Lethbridge Herald, The (Newspaper) - July 12, 1971, Lethbridge, Alberta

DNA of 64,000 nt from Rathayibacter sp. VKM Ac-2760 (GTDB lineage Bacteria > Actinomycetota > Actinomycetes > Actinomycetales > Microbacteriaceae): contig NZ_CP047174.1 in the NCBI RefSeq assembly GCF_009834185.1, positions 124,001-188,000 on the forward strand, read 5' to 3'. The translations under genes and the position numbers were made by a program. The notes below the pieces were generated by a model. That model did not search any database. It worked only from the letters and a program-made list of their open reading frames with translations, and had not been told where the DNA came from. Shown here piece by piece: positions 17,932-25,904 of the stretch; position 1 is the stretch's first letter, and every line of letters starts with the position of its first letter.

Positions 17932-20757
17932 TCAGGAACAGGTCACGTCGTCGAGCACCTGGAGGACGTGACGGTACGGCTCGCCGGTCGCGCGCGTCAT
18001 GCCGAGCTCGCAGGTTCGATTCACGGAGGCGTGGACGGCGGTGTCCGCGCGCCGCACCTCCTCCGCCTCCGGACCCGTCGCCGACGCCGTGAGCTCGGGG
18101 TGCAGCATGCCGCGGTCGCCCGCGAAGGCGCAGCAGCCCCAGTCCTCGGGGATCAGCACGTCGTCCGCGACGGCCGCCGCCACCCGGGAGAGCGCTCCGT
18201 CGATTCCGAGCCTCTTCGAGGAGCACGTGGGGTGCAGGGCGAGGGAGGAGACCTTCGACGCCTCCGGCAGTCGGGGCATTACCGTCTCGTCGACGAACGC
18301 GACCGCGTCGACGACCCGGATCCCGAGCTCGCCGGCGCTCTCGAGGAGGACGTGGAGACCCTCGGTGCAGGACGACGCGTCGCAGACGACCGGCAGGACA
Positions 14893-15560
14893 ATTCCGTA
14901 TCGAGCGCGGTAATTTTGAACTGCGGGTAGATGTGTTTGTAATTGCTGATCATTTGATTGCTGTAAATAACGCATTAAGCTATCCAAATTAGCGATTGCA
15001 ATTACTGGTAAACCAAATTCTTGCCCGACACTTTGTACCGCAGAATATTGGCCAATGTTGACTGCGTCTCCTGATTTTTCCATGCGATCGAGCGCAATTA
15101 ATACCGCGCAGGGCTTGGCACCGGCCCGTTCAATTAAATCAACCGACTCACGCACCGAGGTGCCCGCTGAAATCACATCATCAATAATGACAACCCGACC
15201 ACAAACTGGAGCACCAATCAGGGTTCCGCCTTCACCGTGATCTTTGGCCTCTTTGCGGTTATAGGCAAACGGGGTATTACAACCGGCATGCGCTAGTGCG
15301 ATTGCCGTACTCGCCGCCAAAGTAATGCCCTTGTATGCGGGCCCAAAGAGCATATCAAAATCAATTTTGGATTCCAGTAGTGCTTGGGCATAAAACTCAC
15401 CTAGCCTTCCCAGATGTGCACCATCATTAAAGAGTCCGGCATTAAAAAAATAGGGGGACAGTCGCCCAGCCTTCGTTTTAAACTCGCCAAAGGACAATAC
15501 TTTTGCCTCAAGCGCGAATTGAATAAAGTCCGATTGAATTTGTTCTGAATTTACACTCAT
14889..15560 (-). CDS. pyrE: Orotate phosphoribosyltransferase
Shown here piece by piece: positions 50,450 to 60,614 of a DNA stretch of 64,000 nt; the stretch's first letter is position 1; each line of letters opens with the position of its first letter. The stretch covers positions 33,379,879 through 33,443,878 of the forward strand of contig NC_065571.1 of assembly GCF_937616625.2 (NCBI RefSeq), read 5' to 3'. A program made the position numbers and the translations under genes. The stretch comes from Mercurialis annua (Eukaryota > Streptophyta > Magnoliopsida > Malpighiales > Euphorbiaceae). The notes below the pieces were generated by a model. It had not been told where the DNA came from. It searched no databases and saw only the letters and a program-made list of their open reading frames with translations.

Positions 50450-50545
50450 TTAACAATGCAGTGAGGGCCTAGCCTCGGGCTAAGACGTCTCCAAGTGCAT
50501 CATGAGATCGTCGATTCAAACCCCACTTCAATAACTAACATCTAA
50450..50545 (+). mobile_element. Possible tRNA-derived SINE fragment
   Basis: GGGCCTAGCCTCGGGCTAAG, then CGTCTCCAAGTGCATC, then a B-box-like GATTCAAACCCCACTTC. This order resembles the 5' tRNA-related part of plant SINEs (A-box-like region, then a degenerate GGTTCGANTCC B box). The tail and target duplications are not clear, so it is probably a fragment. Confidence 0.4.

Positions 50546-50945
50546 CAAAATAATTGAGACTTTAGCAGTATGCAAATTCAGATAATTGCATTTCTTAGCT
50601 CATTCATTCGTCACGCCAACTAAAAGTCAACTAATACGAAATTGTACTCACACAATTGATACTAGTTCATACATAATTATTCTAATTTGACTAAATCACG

10 THE IETHBRIDGE HERALD Monday July 12, 1971 Building and grants before council tonight Public hearings on building proposals and grants could take up a fair portion of what might turn cut to be a relatively short citv council meeting tonight a "rare occurrence in recent A public hearing will be held on a proposal to rczone West side development on agenda A plan for a large residential subdivision by private develop- ers west of the Oldm an River will be presented to city coun cil tonight. Westview Investments Ltd., a partnership of 60 Lethbridge businessmen, would like to de- velop a 200-acre parcel of land largely for single family resi- dences, along the coulee just northwest of the new university property. Murray Jones, consultant for Westview Investments, recent ly appeared before the Munici pal Planning Commission with the subdivision proposal, bu the MPC suggested the matter should go to council. The proposed subsidivision is near a similar developmen planned by the city, and it i believed some members of citj council will oppose the private development. Seven hurt when cars collide Seven persons were injure and damage resulte when two cars collided at th intersection of 25th St. and 5t Ave. S. about 4 p.m. Saturday The cars were driven by Hen ry Wiebe of 117 Dieppe Blvi and Richard C. Burgwal of 120 18th St. N. The drivers of both cars wei treated and released at St. Mi chael's General Hosital. Danny and Tracy Burgw; were admitted to St. Michael' but further informtion was in available. Thomas Burgwal, Hendrika Van Den Hengel of 1502 13th St. N. and Antcnia Kuyper, a visitor from Holland were also passengers in the Burgwal car. All were treated for minor in- juries at St. Michael's and re- leased. on of the let at 2931 20th Ave. The Oldman River Regional lanning Commission has rec- mmended against the move, he planners say a rezoning to ommercial from residential vill give rise to servicing prob- ms and will also intrude upon n area that is designed to be- ome strictly residential. Park- uip. is another problem, accord- ig to planners. STW Holdings Ltd., a group of octors and dentists, will submit brief to council claiming leir proposed medical-dental linic on the site will be an ideal uffer between an existing partment block and nearby ingle-family units. The group feels the develop- will provide a needed ser- in the neighborhood anc will not cause traffic problems in the residential area. A submission on behalf of esideris of the area (immed- ately north of the College Shop- jing Mall) objects to the clinic MI the grounds it would detracl rom the esthetic quality of the neighborhood. The submission also points to jaffic problems as another rea son for council to refuse the re zoning application. Three delegations are expect- ed regarding grants to various organizations, following a coun- cil cutback in funds at budget time this year. The Victorian Order of Nurses, the Salvation Army and the SouOiern Region, Cana- dian Mental Health Association will all ask for reconsideration of their grants. The VON grant was cul to SI COO from a requested the CMHA had theirs cut to from and the Salva- tion Army received no money at all. Another grant request will come from the Lethbridge Milk Foundation. The group is re- questing assistance in sponsor ing the annual convention of the Associated Milk Foundation o Canada in Lethbridge October 5 and 6. The convention is expected t attract about 100 delegates from across Canada. Council will also have before it a motion from Alderman Camm Barnes that bus service cut back in the evenings by tw hours earlier this summer, one hour restored to the sched ule. Aid. Barnes would like t see final runs leave downtown at rather than Seven-cent mail has new stamp It costs more to mail letters in Canada and to commemorate the change, the federal government has is- sued a new seven cent com- munications and transporta- tion series stamp. The stamp is green, and Weed control is asked Bill Brown, parks and re- creation department superin- tendent, has asked for the co- operation of Lethbridge resi dents in controlling weeds. According to the Noxious Weed Act, it is the responsi- bility of the property-owner to control weed on his property. Mr. Brown has asked thaf persons leaving on holidays make arrangements to have weeds taken care of while they are gone. He notes that weeds produce seeds very quickly creating serious problems if no caught in time. More attend Nikka Yuko June attendance and recept figures for the Nikka Yuko Cen- ennial Garden show a consis- ent increase over totals for June, 1970. Atendance increased by more than visitors to from ast year's About of the increase was due to Cana- dian tourists. Gate receipts increased to from Souvenir sales for June moved to the mark from and the wishing well even showed an increase to from Thirty-three tours visited Ihe garden last month compare) to 23 for June, 1970. DRUG PAMPHLETS Local organizations received pamphlets on drug abus from city police last year. Po lice also lectured to more thai persons on the topic. Lethbridge city police patro 124 miles of paved streets an 79 miles of gravelled roac within the 14 sections containei within city limits. GRAND OPENING MONDAY to SUNDAY, JULY 12-18 SPECIALS Carton Coke, Fnnla 68c Plus Deposit Silverwood Ice Cream-Cones 2 for -Pints 2 for 491 Bread Fresh Colonial 5 loaves for Sherbos' Oh My Pizza 12" 51.29 Nalley's Tri Pak 2 for 891 Cigarettes and Tobacco off pkg. Canada Dry GIs. 3, for 796 Plus Deposit GREEN'S POP SHOP 544 13'St. North Lethbridge Phone 328-6177 the familiar stamp of the gre sam places x cent ries. The post office department's ove to increase all postage ates, with new rates in effect is o[ July 1, was designed to ecover some of the heavy Derating deficit the mail ser- ce has incurred. Next year a further increase be" added, so that first ass letters will cost eight ents to mail. Other new rates this year: innail rates outside of Can- da are all 15 cents for the irst ounce, with airmail stick- rs required; guaranteed air- lail to the United States is 10 ents. Post cards have the same ;ven cent Canadian and 10 ent U.S. rates for air de- .very. A new small packets cate- ;ory provides for delivery of rckets up to four ounces for ine cents postage, four to eight ounces for 15 cents and ight ounces to a pound for 27 cents. All Canadian first class mail vill be by airmail service. Coal output up for May Bituminous coal output in the Crowsnest Pass, in May was tons, down almost tons from the same month last year. The sub-bituminous field at Taber produced 11 tons, com- pared with 27 tons in May 1970. Total provincial output was tons, up over last year. Value of the coal was more than S16 million, an increase of more than mil- lion from 1970. Chamber urges Kishinena park The Waterloo Chamber of Commerce urged the federal government to co-operate with he government of British Co- uiiibis in 'he finalization and tuthorization of the Kisiiincna 'ark which compliments and adjoins the Waterton Glacier nterr.ational Peace Park. New buses largest in Canada Buses used on the new non- stop service linking Lethbridge with Calgary and Edmonton are the largest of their operating in Canada. kind GOODBYE PIGEONS? Maybe it will work and maybe it won't. But an attempt is being made to get rid of the pigeons on Lethbridge's post office clock tower. This two- man crew from Inter-Provincial Pest Control ltd. in Calgary, having cleaned up the tower, is spraying it with a chemical that is supposed to deter the clock's feathered friends from alighting there. This is the first time the operation has been tried here and, if it works, local citizens who frequent the post office corner can heave a sigh of relief. Officials of Greyhound Lines of Canada said the 43-pas- senger bus previously has op- erated only on the long dis- tant: Trans-Canada route. The non-stop service was .in- stituted recently because of cutbacks in rail service early this month. Greyhound now has five trips each way daily between Lethbridge and Ca! gary, which take Iwo hours and 40 minutes. The bus, complete with rest- room and air conditioning, pro- vides wider seats, wider aisles, larger windows, greater head- room and twice the baggage end express capacity of other buses, Greyhound officials say. Principal applications loiisidered The Blood Indian Council to- day is considering applications for the position of principal of the St. Mary Indian Day School on the reserve. Dick Faulkner, former princi- pal, resigned his position this summer. The appointment is for the fai: term, at the school located 12 miles north of Cardston. The Chamber said that in this semi-primitive area of British Columbia there is deteriora- tion of the surrounding ecology which has an over-all effect on both Waterton and Glacier Parks. "We would like the fed- eral government to appoint a commitllee to help finalize the creation of a new park adjacent to Waterton Park in the Kish- inena valley." The Waterton Cb'Jiiber of Commerce presented the Prime Minister Trudeau Saturday with an Honorary Perpetual Member of the Chamber of Commerce certificate. Also The Life and History of Kootenay Brown excerpts from his diary. The (-rime minister met pri- vately with the executive of the members of the chamber. Allan Sulatycky, MP for Rocky Moun- tain, introduced the members to the prime minister and Eman- uel Cohen, president of the chamber of commerce, pre- sented him with the certificate and book. Flags really Michelson recommended as new city police chief Inspector R. D. Michelson, 48, head of the Criminal Investiga- tions Branch of the city police, has been recommended to suc- ceed James Carpenter as Leth- bridge police chief. City council will consider the recommendation of the police commission tonight. The police commission agreed at its last meeting June 30 to put forward Inspector Michelson's name as Oliver property offered Senators appointed Due to typographical errors, The Herald's story Friday on new appointments to the Uni- versity of Lethbridge senate was garbled. In addition to Gerald Liteh- field, Mrs. R. W. Powers, L. R. Jensen and Claude Bishop, the two other appointments were: Tom Gilchrist, of Writing-on- Stone, a rancher and president of the Western Stockgrowers' Association; and Howard Beebe, of the Blood Indian re- serve, active in reserve affairs and vice-president of the In- I dian Association of Alberta. City council will have before it tonight a recommendation from the land sales committee that the Leth'uridge Branch of the Alberta Motor Association be offered the Oliver property at 608 5th Ave. S'. for SGO.OOO. The AMA has indicated to th city an interest in purchasing the land for a new building site A decision on the matter was ti be made late last week at a meeting of the AMA provincia executive and an official an nouncement is expected tomor row. Plans to build on the Olive would be subject to ap proval of the Municipal Plan ning Commission. The lane just south of the city car park is now a parking lot. IT TAKES COSMETICS to make the natural look of Learn how with o FREE make-up lesion ot MERLE NORMAN COSMETIC BOUTIQUE COLLEGE MALL 328-1525 Gifts Wigs Verftimcs Police look ior youth City police are looking for 16-year-old youth, Byron Ix: who disappeared from his horn at 1268 4th Ave. N. Saturda evening. The missing youth is Chinese weighs 115 pounds and is fiv feet, four inches in height. When last seen, he was wear ing blue jeans, a pale grec short-sleeve shirt, and blue an while running shoes. He is b lieved to be riding a yellow I fpecd bicycle. successor to Chief Carpenter, ho re'-ires in October. Inspector Michelson, who has een with the local force 23 Was it a moment of patrio- tism inspired by the prime minister's visit? A foreign tourist seeking a Canadian souvenir? Or a case of plain old theft? NJ one is certain. All they know is that two Canadian flags were stolen from Brew- Garden during the week- end. Another flag had been stolen the previous weekend leaving only one of the original four flags at the gar- den still flying. The 'ags are valued at each. DIETRICH DENTURE CLINIC ROSS A. HO5ACK Certified Dental Mechanic National Store Bldo. Ph. 327-7244 ms branch 11 city Boychuk Construction (Sask.1 ,td., the firm which submitted le second lowest tender for construction of he Henderson Ice Centre, is lascd in Lethbridge and Cal- ;ary and Edmonton. The Herald incorrectly re- ported Saturday that Boychuk vas a Saskatchewan company. The Boychuk bid was only slightly higher than the lowest tender of submitted by 3ar'kins Construction Ltd. of Sdmonton. City council will consider the tenders tonight. Tenders were opened Friday. years, has taken advanced wliee training courses at the M3MP college in 1957, the Uni- versity of Montana in 1965, and ;he FBI national academy in Washington in 1969. Council will also learn tonight the names of the three members of the newly-established police commission appointed by the provincial attorney general. Two members of council al- ready selected for the five-man commission are Aid. Vera Ferg- uson and Jim Anderson. APPLIANCES NOW OPEN in their new location at 812 4th Avenue S. (Across from Enerson's Downtown Showroom) Phone 328-1673, 328-1332 FOR THE LARGEST APPLIANCE DISPLAY IN SOUTHERN ALBERTA Driving course Lethbridge is to have a De- fensive Driving Course on a permanent basis, sponsored by the Alberta Safety Council. Council officials arc in the city today to meet with Keith Robin, director of continuing education at the Lethbridge Community College and repre- sentatives of the local auto in- dustry and provincial motor vehicle branch. Attending a press conference later today will be Col. Roger Jobson, of Edmonton, council president, Paul Lawrence, gen- eral manager, Calgary and Ken Nelson, public relations, Ed- monton. Two burl Vehicles driven by Leslie D. Lee, 4513 Forman Crescent, S.W. and Gary Thomas Taylor, 2843 Grant Crescent, S.W., both of Calgary, collided at the inter- section of 6th Ave. and llth St. S, early Sunday afternoon. Jennifer Jones, 1820 Glasgow Dr. S'.W., Calgary and her son Jctfry received supcrficinl in- juries in the mishap. Thcro was damage, Alberta's Human Rights Act Extended Effective July 1st, amendments to The Human Rights Act, which currently prohibits discrimination in employment, public accommodation, public services and apartment accommodation on Erotinds of race, colour, religious beliefs, ancestry or plnce of origin, became' effective so ;is to further prohibit discrimination in public; accommodation, public services and apartment accommodation on grounds of sex. rind in employment on grounds of sex. marital status and age (age being interpreted as 40 to 65 For further information contact THE HUMAN RIGHTS BRANCH, ALBERTA DEPARTMENT OF LABOUR 1007 I.B.M. Building, 10808-99th Avenue, EDMONTON 6, Alberta.